The Department of the Interior under the Biden administration is providing three Native American tribes $75 million to relocate from coastal areas at risk of destruction, a decision that comes after tribes across the country competed for the first federal grants designed to relocate communities facing climate change threats.
The International Cable Protection Committee (ICPC) is pleased to announce the fifth issue of our bi-annual, marine-focused newsletter titled “Submarine Cable Protection and the Environment.” The publication—written by ICPC’s Marine Environmental Advisor, Dr Mike Clare—is a new and timely reference for all seabed users, the scientific community and general public who share the same vital goal as the ICPC—safeguarding submarine telecommunications and power cables worldwide.
Tens of thousands of dead wild salmon scattered
long a creek bed are the latest casualty of
a drought that has gripped the province of
British Columbia for more than a month and
left communities bracing for more devastation.
Pending shoreline projects in the Salish Sea can now proceed under a new regulatory tool, a programmatic consultation. The tool provides for efficient Endangered Species Act reviews in nearshore habitat of the Salish Sea while also protecting some of the most important but imperiled habitat for threatened salmon and steelhead.
Department of the Interior Announces Environmental Review of First Proposed Wind Energy Project Offshore Maryland
Continuing the momentum to achieve the Biden-Harris administration’s goal of deploying 30 gigawatts of offshore wind energy capacity by 2030, the Department of the Interior today announced the Bureau of Ocean Energy Management (BOEM) will conduct an environmental review of the first proposed wind energy project offshore Maryland.
This week, the Department will publish a Notice of Intent (NOI) to prepare an Environmental Impact Statement (EIS) for the Construction and Operations Plan (COP) submitted by US Wind, LLC (US Wind). This is the 10th offshore wind energy COP review initiated under the Biden-Harris administration.
WASHINGTON — The Biden administration is restoring federal regulations that require rigorous environmental review of major infrastructure projects such as highways, pipelines and oil wells — including likely impacts on climate change and nearby communities. The longstanding reviews were scaled back by the Trump administration in a bid to fast-track projects and create jobs.
A rule finalized Tuesday will restore key provisions of the National Environmental Policy Act, a bedrock environmental law designed to ensure community safeguards during reviews for a wide range of federal proposals, including roads, bridges and energy projects authorized in the $1 trillion infrastructure law Biden signed last fall, the White House said.
The White House Council on Environmental Quality said the new rule, which takes effect in late May, should resolve challenges created by the Trump-era policy and restore public confidence during environmental reviews.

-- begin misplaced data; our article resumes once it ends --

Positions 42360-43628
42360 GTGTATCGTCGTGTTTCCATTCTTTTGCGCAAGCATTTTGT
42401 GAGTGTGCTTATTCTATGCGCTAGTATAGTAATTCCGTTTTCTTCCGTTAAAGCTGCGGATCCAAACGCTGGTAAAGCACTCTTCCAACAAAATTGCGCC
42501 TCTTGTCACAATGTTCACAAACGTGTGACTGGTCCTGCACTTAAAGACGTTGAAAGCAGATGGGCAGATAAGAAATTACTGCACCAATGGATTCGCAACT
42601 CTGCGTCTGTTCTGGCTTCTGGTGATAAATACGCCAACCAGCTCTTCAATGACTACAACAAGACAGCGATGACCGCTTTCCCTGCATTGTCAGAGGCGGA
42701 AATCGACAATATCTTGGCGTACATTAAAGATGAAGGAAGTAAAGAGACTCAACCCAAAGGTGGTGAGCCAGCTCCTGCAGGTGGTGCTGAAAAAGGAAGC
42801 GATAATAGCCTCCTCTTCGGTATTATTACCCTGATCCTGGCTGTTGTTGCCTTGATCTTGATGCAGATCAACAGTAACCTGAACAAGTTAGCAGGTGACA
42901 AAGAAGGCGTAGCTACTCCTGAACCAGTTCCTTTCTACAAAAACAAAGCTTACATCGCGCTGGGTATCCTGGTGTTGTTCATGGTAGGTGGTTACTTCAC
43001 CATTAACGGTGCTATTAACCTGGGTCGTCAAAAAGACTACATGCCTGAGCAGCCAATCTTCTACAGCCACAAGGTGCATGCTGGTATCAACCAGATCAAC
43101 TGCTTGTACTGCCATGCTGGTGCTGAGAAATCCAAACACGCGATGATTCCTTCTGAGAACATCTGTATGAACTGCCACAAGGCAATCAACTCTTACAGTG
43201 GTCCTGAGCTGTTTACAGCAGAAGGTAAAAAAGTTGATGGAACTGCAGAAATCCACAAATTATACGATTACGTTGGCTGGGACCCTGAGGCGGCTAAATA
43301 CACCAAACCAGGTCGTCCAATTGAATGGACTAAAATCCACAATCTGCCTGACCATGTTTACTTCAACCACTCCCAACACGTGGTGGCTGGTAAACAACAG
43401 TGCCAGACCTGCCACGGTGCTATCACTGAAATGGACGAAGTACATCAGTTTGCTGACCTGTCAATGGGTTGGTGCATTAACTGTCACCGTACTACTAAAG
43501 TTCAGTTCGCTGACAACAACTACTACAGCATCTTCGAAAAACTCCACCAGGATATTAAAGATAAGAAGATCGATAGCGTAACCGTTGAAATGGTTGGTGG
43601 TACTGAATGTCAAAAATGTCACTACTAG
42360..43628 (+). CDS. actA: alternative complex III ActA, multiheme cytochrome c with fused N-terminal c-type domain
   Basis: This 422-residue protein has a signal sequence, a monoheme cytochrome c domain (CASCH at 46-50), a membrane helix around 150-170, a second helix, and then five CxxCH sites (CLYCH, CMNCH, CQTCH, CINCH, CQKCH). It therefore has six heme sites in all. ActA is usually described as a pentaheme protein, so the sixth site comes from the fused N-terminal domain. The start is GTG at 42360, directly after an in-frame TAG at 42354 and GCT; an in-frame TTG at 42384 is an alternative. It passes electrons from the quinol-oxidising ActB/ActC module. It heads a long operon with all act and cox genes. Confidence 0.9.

Wall Street Journal
Technology to harvest energy from waves and tides has been proven to work, but costs need to come down.
Oceans contain energy that is both renewable and predictable—an appealing combination given the challenges posed by fluctuating wind and solar power. But the technologies for harvesting marine energy will need a boost if they are to go mainstream.
A climate extravaganza got underway in Glasgow, Scotland, on Sunday. President Biden showed up. So have other world leaders and a small city's worth of diplomats, business executives and activists. It's billed as a potential turning point in the struggle to avert the worst effects of climate change, and it has a curious name: COP26.
Is it worth the hype? What might it accomplish? Here's what you need to know.
Q. What's a COP?
These climate meetings began in 1992, when countries signed a treaty promising to stabilize greenhouse gas concentrations in the atmosphere and prevent dangerous changes to the climate. Almost every year since then, the parties to this agreement have met to talk about what still needs to be done. It's called a Conference of Parties, or COP. This is the 26th such meeting. So, COP26.
Scientists have collected genetic material from the beluga whale that was first sighted in Puget Sound in early October. It indicates that the whale is likely from a large population of beluga whales in the Beaufort Sea, part of the Arctic Ocean north of Alaska.
The whale appears to have traveled thousands of miles south around Alaska through the Bering Sea and south to Puget Sound. It was last sighted on October 20 near Tacoma. The whale does not appear to be from the small and endangered Cook Inlet beluga population near Anchorage, Alaska.
The genetic analysis involved sequencing DNA extracted from a water sample collected near the beluga whale in Puget Sound earlier this month. This material is known as environmental DNA, or eDNA, because it comes from skin, fecal, or other cellular debris found in the environment near the animal.
With snow-capped mountains, shimmering lakes and vast swathes of forest, Oregon, in the Pacific Northwest of the United States, does not lack for natural beauty.
In waters off its coastline, one project is attempting to harness nature’s power by testing and analyzing wave energy converters, a technology which could have an important role to play in a transition to renewables.
Known as PacWave, the project is based around two locations: PacWave North, “a test-site for small-scale, prototype, and maritime market technologies,” and PacWave South, which is under development and has received grants from the Department of Energy and the State of Oregon, among others.
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